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Fed goes big on latest rate hike

University of St. Thomas economics professor Tyler Schipper breaks down what it means for the fight against inflation.

ST PAUL, Minnesota — The Federal Reserve delivered its fourth rate hike since March on Wednesday.

There's no sugarcoating the move by the Fed, increasing the rate for the second consecutive time, three-quarters of a point.

"It's big. I think there's no way to get around it, that this is the Fed going after inflation. I think there should be something maybe a little bit calming in that the Fed is actually worried about the same thing that Americans are worrying about: that inflation is really high, and they're going after that pretty aggressively," said Tyler Schipper, an economics professor at the University of St. Thomas.

"I like the use the analogy that driving interest rates is like driving a car, but you're only using the rearview mirror. So, you're making these decisions and you don't see what happens until well after you make the decision, and that makes the Fed's job very tough," Schipper added.

There are also questions about whether the Fed can address every issue that is on the plate of the U.S. economy to keep all things balanced.

"Whether the types of inflation that the Fed is seeing right now is something that can be addressed," he said. "If it's energy prices and the Fed raises interest rates, is that going to slowdown economics to be in the right sector of the economy to bring down energy prices? It doesn't do anything to address grain shortages coming out of the Ukraine or an energy crisis from a trade embargo. It won't touch those things. There's some criticism about whether we should drive down prices in a heavy handed way, that maybe puts us into a recession as well," said Schipper.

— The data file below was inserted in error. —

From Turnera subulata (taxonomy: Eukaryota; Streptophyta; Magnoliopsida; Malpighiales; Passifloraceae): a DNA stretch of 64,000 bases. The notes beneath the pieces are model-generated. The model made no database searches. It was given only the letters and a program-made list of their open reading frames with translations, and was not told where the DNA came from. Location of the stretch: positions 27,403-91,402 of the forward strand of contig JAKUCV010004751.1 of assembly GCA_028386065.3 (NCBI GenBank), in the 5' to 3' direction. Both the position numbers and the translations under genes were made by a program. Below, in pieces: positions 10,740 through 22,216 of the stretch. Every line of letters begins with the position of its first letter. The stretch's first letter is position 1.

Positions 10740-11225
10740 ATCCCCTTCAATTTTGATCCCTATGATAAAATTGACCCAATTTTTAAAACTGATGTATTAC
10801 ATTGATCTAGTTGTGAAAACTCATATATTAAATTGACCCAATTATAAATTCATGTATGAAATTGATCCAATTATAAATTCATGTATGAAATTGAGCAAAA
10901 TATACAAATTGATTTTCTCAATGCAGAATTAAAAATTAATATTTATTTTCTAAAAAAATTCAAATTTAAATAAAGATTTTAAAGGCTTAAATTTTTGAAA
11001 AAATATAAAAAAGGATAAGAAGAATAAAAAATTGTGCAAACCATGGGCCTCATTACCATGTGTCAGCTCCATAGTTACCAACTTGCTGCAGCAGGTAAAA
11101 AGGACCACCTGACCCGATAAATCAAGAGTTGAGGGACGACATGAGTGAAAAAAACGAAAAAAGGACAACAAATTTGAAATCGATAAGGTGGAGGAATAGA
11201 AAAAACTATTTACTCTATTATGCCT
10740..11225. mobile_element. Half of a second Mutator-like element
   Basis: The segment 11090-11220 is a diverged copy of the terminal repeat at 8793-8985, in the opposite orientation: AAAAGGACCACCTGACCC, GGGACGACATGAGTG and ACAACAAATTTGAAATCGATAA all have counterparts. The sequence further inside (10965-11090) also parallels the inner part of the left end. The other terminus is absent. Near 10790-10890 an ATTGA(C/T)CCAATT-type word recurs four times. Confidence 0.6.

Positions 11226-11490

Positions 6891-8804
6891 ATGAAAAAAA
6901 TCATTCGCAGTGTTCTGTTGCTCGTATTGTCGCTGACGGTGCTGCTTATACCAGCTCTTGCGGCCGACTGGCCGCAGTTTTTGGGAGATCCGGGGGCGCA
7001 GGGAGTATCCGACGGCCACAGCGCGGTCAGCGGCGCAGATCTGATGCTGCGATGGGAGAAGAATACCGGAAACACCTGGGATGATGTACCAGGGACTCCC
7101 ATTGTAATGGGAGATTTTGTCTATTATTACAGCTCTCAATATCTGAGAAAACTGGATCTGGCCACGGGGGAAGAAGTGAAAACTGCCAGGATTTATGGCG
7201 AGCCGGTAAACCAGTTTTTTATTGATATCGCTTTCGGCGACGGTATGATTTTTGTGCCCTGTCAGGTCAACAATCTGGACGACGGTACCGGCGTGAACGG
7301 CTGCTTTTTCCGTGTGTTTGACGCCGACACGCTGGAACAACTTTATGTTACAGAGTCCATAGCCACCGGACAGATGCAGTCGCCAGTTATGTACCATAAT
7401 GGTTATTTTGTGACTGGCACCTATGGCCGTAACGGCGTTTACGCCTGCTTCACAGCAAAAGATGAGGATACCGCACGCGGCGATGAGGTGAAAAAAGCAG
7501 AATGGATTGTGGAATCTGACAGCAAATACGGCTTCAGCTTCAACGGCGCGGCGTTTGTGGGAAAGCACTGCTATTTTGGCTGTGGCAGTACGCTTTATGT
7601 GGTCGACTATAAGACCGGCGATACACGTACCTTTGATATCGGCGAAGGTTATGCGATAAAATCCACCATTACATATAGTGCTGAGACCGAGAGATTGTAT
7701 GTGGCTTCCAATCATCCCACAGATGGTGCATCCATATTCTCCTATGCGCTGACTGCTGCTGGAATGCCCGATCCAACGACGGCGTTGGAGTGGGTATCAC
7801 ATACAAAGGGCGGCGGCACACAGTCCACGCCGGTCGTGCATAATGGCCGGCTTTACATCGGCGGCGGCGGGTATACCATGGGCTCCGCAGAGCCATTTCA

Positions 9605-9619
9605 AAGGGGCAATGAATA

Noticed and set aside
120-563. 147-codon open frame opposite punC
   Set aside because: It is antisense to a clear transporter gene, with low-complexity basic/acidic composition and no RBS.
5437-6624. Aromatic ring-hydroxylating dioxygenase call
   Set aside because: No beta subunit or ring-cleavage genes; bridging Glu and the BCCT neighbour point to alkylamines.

The "r" word is something that Schipper helped shed some light on by using a a former TV series.

"There's a famous episode of 'West Wing' that they just decided to called it a 'bagel.' Because talking about recessions make people believe that we're in a recession and that in itself can cause a recession. From the Fed's perspective, one of the things they look at is the job market appears really strong still. Usually the reasons that we care about recessions is that it usually means layoffs and people lose their jobs and they need to be on unemployment. That means real hard decisions for real people — we don't see that right now," said Schipper.

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